An Intimate Setting
A duck carved from wood stands atop Trois Canards' bar, presiding over a collection of wine bottles. Many of those bottles trace their roots back to French vineyards, while others hail from Italy, Argentina, or Napa Valley. Once you've chosen a pour, you might cast your eyes onto the vintage prints that hang framed on the walls, warmly lit by Tiffany-style chandeliers. After an evening spent dining and drinking in these cozy quarters, you'll know precisely why New York Magazine describes the spot as having "plenty of kitschy panache."
Flower bouquets are a classic romantic gesture, but dates at forty2West might be equally wowed with the menu's Shellfish Bouquet, which comes filled with lobster, lump crab, oysters, and clams. This seafood medley is one of the offerings from the restaurant's raw bar, where local oysters and littleneck clams sit alongside salmon tartar. Forty2West is not just a seafood joint, though; its nuances run deep, past the raw bar and into the kitchen. This is Chef John Di Lemme's territory, and he supervises it with culinary knowledge passed down by his grandmother and mother. His house-made pastas reflect rustic Italian traditions: papardelle mixed with lamb ragu, or tagliolini with crab, sea urchin, and spring onion.
Not content to be just a raw bar and Italian hybrid, forty2West has a third specialty in steaks. The "Simply Grilled" portion of the menu lists cuts of filet mignon, a porterhouse prepped for two, and rib eyes with the bone in, rather than gifted as an after-dinner boomerang. With these dinner selections and a host of sides, the cuisine is indeed eclectic. Yet the meals all share an old-school sensibility, the same classic chic reflected in the wood-paneled, two-level dining room and the mosaic art pieces above the bar.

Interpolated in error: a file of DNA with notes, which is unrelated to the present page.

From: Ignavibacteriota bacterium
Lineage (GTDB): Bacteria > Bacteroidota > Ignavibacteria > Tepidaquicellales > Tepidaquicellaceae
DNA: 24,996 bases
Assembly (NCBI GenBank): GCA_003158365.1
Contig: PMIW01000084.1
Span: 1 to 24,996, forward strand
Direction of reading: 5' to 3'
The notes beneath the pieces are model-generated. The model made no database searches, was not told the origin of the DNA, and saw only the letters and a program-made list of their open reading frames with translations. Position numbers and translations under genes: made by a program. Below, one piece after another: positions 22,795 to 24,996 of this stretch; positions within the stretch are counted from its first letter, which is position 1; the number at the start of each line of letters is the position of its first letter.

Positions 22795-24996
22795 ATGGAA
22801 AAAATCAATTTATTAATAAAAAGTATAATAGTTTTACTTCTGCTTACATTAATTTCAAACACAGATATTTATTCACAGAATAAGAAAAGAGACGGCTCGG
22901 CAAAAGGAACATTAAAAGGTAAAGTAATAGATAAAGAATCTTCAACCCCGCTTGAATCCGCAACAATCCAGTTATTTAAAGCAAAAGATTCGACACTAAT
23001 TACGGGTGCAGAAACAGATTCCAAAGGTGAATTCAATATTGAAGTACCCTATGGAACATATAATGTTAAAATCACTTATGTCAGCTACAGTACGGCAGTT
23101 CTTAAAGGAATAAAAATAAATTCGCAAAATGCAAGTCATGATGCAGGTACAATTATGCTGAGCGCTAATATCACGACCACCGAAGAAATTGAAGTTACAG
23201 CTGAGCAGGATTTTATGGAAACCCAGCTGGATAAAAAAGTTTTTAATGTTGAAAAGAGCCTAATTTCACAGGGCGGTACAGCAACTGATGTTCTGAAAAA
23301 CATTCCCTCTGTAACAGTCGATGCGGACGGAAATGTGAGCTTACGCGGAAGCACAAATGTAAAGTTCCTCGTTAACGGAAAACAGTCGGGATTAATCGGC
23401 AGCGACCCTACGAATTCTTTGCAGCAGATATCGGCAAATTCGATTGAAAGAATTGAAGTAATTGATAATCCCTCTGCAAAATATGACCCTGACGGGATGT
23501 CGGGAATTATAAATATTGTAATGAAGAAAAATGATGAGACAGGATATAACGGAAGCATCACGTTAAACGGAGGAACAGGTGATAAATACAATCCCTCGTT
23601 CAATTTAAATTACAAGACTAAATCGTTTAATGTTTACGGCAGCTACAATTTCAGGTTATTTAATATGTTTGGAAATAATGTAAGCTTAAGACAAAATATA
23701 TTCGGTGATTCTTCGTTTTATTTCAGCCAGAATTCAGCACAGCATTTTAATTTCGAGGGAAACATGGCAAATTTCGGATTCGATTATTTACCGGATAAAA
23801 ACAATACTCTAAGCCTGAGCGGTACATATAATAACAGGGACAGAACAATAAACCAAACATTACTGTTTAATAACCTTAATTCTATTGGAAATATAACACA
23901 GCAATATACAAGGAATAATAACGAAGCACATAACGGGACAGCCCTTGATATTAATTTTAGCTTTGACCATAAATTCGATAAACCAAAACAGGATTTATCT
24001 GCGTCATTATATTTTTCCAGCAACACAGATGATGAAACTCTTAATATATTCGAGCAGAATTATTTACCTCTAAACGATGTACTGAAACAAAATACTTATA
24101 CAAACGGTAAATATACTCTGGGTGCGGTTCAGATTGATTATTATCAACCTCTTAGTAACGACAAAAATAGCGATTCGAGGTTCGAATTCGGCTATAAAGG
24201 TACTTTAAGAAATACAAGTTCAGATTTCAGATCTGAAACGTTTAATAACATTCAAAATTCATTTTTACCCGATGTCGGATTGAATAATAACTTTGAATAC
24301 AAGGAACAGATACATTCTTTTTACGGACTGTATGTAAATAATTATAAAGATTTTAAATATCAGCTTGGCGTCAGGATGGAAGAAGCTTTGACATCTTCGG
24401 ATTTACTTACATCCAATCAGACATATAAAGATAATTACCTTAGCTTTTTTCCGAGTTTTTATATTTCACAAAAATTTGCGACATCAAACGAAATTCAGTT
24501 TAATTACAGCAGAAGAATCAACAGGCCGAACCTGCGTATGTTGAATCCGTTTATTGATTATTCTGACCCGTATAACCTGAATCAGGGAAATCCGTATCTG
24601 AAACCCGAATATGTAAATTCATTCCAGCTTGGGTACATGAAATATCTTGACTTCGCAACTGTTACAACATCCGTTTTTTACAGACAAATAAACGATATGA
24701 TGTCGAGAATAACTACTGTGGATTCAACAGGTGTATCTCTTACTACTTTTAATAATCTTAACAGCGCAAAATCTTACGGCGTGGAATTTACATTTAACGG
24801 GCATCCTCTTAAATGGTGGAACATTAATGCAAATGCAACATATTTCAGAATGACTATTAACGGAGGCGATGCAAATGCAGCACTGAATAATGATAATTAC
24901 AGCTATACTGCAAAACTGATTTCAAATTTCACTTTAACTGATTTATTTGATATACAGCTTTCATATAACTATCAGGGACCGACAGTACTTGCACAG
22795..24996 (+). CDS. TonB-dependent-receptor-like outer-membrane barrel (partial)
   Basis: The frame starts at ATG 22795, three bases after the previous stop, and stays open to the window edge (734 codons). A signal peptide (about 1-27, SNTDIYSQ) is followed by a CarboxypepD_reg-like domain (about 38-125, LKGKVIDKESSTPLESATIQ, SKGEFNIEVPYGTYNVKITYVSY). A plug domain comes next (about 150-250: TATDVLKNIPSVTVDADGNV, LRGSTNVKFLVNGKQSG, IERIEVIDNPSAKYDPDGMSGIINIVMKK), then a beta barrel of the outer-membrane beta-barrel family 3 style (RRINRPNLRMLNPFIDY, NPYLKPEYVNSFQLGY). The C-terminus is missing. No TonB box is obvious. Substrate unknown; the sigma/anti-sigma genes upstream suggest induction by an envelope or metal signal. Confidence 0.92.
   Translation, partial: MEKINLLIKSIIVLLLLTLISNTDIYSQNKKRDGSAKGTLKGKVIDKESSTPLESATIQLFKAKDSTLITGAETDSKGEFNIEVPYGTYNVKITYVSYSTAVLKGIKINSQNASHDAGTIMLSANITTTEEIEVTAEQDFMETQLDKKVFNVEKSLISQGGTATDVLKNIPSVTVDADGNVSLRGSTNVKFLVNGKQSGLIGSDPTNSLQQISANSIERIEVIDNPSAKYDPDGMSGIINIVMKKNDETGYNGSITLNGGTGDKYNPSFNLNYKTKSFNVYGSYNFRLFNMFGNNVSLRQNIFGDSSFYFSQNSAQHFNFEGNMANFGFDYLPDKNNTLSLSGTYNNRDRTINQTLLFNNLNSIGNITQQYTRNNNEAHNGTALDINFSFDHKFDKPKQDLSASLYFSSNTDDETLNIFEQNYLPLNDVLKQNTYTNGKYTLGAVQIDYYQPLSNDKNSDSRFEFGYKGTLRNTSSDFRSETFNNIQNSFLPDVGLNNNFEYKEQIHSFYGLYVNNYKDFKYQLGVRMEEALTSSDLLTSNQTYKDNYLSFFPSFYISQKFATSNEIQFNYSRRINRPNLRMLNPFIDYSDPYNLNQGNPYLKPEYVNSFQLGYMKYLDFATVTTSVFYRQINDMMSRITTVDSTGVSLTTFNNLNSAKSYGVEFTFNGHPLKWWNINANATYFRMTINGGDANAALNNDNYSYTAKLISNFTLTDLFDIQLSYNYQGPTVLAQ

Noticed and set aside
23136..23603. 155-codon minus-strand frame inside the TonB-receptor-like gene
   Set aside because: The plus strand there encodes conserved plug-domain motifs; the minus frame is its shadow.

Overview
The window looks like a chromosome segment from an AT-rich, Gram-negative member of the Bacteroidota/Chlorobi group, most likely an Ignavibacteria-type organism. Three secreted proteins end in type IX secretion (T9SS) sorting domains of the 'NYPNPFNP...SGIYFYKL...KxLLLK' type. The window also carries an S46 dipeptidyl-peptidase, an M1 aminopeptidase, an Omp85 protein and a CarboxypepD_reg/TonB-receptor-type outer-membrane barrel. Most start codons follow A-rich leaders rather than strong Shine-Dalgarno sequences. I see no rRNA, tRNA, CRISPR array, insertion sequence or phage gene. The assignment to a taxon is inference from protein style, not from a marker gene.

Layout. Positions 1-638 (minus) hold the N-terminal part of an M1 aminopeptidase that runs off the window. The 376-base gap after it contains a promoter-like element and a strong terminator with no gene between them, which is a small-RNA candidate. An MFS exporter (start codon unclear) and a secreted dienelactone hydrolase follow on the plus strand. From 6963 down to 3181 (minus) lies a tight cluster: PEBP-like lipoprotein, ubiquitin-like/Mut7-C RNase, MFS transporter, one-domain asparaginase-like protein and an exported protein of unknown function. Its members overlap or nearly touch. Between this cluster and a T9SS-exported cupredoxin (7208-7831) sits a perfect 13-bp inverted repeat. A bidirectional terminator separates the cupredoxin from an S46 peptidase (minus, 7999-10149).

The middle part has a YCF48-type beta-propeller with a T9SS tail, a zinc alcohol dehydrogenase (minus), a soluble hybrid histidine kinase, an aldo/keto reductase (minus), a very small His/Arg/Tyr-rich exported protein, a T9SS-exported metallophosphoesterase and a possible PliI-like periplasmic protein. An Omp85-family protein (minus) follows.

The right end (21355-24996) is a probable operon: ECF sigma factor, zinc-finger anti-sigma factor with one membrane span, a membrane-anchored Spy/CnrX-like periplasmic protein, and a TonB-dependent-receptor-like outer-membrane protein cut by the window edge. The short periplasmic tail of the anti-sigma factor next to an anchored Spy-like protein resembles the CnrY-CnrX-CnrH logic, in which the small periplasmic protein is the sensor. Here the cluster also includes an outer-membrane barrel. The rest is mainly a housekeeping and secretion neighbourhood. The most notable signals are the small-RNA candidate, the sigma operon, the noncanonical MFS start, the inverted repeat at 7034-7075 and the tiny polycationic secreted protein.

A restaurant, no matter its size, can be an intimate place. Bobby Van knew that well. If you'd walked into his first restaurant in the Hamptons 40 years ago, you might have found him playing the piano or slinging drinks behind the bar—inflecting the place with his personality, making a connection with the guests who dined there. He made such a big impression that 40 years later his name still graces a family of grills and steakhouses with a meaty legacy all their own.
The menu at each eatery opens with an assortment of salads and seafood appetizers, which may include delicate crab cakes or chilled lobster cocktails. Entrees may prove to be the hardest course to decide on, with a selection that includes lamb chops, fish, and steaks ranging from filets to sirloin to marbled porterhouses big enough to feed two, three, or four. Each space also holds a full bar stocked with spirits as well as wines handpicked by the sommelier.
Visiting Strip House may make you feel like a high roller. The overwhelming aesthetic of the restaurant is that of a Las Vegas hotel: red leather booths and red walls bathe in a neon red glow. Portraits of Golden Age Hollywood celebrities and torch singers cover much of the wall space, rewarding diners who take the time to stroll around the place between bites of appetizers such as garlic bread in gorgonzola fondue. Diners won’t want to wander too far, though, if they're waiting on the New York strip steak the New York Times singled out for possessing a "thick crust of salt and pepper that highlights the deep flavor of the beef," or if their feet hurt from stepping on snow globes to hear the satisfying crunch.